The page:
Shubhodeep Das has been a very disciplined investor for the past six years, similar to what financial planners aim to make of a retail investor. Regular investing reaped benefits and Das had Rs 10 lakh in his name last year.
"I was elated," he remembers. He had made his investment decisions all by himself and this made him overconfident. "I decided to give 80 per cent of my money to a professional," said Das.
The portfolio manager assured a 20 per cent annual rise in Das' investment and zero capital erosion if markets went down. Unfortunately, over the past six months, Das has lost Rs 3 lakh from the Rs 8 lakh he invested.
The product: Portfolio Management Service (PMS) is a specialised product, offering a range of investment strategies by a professional manager to make maximum from the market.
It largely invests in equity, debt and precious metals, just as mutual funds do. The manager strategises your capital and advises the right product mix, in-line with your financial goals and risk appetite. Every portfolio management firm has a defined style of investing. The minimum ticket size for PMS is Rs 5 lakh.
Charges: You are liable to pay a fixed brokerage (between 30-50 basis points) and a fund management fee (up to 3 per cent), which may vary from one firm to the other.
Some managers ask for a very small brokerage (fixed) and a share (typically 10-20 per cent) of the profits made. Or profits may be shared at a fixed rate of 5-10 per cent, irrespective of the brokerage.
Experts say investors should get the profit sharing arrangement cleared from the manager, as it varies widely. This will protect you from getting duped of large portions of profit.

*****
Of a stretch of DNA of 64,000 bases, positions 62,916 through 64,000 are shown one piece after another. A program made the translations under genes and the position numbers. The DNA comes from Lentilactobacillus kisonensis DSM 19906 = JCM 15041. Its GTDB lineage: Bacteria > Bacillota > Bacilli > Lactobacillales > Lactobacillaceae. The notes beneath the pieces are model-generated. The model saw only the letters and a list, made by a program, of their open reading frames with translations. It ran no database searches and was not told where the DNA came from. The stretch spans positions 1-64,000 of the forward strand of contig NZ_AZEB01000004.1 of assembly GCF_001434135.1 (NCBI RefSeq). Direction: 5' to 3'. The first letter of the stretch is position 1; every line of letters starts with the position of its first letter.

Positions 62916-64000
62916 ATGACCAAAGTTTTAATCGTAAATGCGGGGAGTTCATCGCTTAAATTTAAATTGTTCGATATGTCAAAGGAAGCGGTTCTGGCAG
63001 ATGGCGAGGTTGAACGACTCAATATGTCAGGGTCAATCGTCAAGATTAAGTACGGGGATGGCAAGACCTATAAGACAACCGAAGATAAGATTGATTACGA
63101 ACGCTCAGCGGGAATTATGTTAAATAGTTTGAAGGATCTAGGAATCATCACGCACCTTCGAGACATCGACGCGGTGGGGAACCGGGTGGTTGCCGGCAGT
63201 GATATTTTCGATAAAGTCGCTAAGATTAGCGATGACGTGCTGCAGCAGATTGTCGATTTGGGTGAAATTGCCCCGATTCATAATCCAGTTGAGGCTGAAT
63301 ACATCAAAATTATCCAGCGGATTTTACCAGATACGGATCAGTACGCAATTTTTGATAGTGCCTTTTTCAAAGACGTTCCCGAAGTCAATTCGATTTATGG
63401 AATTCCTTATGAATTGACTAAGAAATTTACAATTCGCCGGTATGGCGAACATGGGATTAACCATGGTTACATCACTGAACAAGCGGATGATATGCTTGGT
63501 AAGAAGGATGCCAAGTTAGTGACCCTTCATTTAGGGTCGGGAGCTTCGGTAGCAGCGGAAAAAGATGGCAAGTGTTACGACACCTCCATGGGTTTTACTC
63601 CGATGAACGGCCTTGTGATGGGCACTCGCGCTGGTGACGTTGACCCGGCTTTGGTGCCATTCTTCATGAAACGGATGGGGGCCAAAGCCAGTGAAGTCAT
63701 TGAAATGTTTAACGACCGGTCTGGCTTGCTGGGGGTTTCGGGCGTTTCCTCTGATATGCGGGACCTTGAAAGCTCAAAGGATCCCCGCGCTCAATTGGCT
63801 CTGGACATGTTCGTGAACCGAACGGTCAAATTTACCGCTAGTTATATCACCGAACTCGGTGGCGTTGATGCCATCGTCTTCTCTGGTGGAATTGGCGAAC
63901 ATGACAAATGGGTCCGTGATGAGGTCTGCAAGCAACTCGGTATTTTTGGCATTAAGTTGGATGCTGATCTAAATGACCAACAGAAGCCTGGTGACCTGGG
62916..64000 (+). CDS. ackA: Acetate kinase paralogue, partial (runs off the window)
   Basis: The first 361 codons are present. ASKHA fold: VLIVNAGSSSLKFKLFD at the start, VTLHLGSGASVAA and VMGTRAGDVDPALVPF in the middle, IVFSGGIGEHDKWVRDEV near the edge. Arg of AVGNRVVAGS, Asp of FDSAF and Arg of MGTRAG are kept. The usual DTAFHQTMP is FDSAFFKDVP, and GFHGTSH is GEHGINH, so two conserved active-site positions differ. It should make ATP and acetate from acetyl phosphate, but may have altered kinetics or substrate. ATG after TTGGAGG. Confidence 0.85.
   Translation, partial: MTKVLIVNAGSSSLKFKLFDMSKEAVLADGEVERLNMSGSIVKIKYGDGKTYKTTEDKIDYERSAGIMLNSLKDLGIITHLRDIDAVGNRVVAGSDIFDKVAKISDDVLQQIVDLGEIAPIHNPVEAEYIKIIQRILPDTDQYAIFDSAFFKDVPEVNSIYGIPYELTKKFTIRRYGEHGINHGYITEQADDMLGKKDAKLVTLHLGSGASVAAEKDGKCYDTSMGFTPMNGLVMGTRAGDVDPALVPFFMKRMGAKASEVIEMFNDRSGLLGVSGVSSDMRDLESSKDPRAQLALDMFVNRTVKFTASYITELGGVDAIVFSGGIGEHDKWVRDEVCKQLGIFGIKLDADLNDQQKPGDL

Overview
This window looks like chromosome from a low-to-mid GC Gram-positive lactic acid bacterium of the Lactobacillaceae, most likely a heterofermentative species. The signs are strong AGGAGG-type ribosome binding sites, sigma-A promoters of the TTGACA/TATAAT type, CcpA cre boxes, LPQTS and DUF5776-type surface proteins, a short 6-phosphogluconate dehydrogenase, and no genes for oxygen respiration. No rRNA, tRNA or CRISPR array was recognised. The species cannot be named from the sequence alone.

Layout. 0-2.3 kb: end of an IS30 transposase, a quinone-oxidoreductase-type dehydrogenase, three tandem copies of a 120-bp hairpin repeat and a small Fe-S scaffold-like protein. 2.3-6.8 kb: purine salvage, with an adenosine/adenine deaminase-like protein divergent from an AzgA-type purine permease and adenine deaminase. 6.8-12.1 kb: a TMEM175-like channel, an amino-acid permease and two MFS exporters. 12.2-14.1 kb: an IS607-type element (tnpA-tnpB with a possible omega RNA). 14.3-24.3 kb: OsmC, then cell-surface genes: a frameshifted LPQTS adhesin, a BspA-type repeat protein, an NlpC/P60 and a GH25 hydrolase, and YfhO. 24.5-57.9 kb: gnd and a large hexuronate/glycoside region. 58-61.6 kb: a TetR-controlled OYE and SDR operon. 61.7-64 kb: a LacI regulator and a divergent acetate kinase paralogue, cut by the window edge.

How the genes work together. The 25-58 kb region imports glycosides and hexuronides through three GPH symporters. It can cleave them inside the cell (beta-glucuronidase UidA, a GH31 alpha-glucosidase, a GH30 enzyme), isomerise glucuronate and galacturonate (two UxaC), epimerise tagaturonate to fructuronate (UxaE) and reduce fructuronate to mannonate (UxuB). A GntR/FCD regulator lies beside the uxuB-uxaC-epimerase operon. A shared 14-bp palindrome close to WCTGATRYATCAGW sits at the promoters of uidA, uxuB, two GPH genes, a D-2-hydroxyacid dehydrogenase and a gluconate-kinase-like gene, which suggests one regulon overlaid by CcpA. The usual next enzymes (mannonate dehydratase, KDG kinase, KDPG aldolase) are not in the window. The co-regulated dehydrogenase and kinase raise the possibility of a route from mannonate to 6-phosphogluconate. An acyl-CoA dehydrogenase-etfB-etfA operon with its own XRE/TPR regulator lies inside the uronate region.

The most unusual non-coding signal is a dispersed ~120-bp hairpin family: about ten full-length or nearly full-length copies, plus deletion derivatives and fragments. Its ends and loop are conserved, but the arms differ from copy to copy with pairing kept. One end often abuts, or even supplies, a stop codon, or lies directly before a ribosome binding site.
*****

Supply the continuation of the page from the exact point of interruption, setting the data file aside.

Advantages: PMS relieves you from the administrative hassles of investments. Your account statement, sent periodically, reflects your portfolio performance. You need not track your portfolio as regularly.
"Since there are fewer customers with PMS compared to mutual funds, it is easier to get a customised product that addresses your needs," said Hemant Rustagi, CEO, Wiseinvest Advisors.
Even though PMS is professionally managed, you need to be careful with your money, like with any other product.
"PMS is good if you have at least Rs 50 lakh. It is not for those with Rs 5-10 lakh," said Sriram Venkatasubramanian, head - wealth management, FCH Centrum Wealth Managers.
History and transparency: Just like in mutual funds, put your money with portfolio managers with a good history. Many times, stocks brokers run PMS operations and are not able to take decisions according to you. Opt for registered companies, available on the Securities and Exchange Board of India (Sebi) website.
Your portfolio manager sends account statements regularly. Nalin Moniz, director, Forefront Capital, said, "The investor should check the frequency of these statements and should be comfortable with it."
To be able to keep a constant check on your money, you should ask for monthly statements, which only a few PMS providers give. Typically, managers dispatch account statements quarterly.
Style of investing: Portfolio managers adopt unique styles for investing.
Some may invest only in mid- and/or small-cap stocks. While this style may pay off when markets rally, during market downturns these fall as easily. Experts say many managers made huge sums in the 2007 rally, which got wiped out in 2008, as the focus was on smaller stocks.
"Some time back, portfolio managers were concentrating on gold and silver, due to their price rally," said Rustagi. Portfolios holding large-caps and debt are safer bets. By Sebi guidelines, PMS should not guarantee returns.
Also, be careful that your portfolio is not being churned frequently. "There are two types of account records sent to investors - transaction and holding statements. The first one shows the total turnover and can help calculate the sum lost," said Venkatasubramanian.
The latter shows the status of the portfolio as on date. Frequent churning is done at a cost. A percentage of the amount traded is charged as brokerage each time.
Tax: Each transaction is taken as an independent trade and capital gains tax is applicable, depending on the holding period. Unlike mutual funds, where irrespective of the number of times the fund manager buys and sells, capital gains is levied only when the investor redeems the scheme.
Holding for over a year will call for zero long-term capital gains tax but selling within a year of buying will attract a 15 per cent short-term capital gains tax.